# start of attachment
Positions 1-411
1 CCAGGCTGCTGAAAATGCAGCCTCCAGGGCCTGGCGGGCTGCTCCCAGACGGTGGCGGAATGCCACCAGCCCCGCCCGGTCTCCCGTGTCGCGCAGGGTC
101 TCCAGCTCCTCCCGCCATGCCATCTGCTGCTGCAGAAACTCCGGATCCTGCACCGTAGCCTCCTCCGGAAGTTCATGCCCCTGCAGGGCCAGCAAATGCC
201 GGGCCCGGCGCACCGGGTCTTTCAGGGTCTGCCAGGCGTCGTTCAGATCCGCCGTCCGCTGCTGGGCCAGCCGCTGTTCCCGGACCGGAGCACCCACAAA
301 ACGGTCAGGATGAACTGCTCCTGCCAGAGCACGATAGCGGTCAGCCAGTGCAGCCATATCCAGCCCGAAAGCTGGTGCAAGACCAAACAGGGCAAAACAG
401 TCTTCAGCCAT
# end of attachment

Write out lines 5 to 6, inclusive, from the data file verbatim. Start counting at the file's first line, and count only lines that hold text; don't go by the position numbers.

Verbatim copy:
301 ACGGTCAGGATGAACTGCTCCTGCCAGAGCACGATAGCGGTCAGCCAGTGCAGCCATATCCAGCCCGAAAGCTGGTGCAAGACCAAACAGGGCAAAACAG
401 TCTTCAGCCAT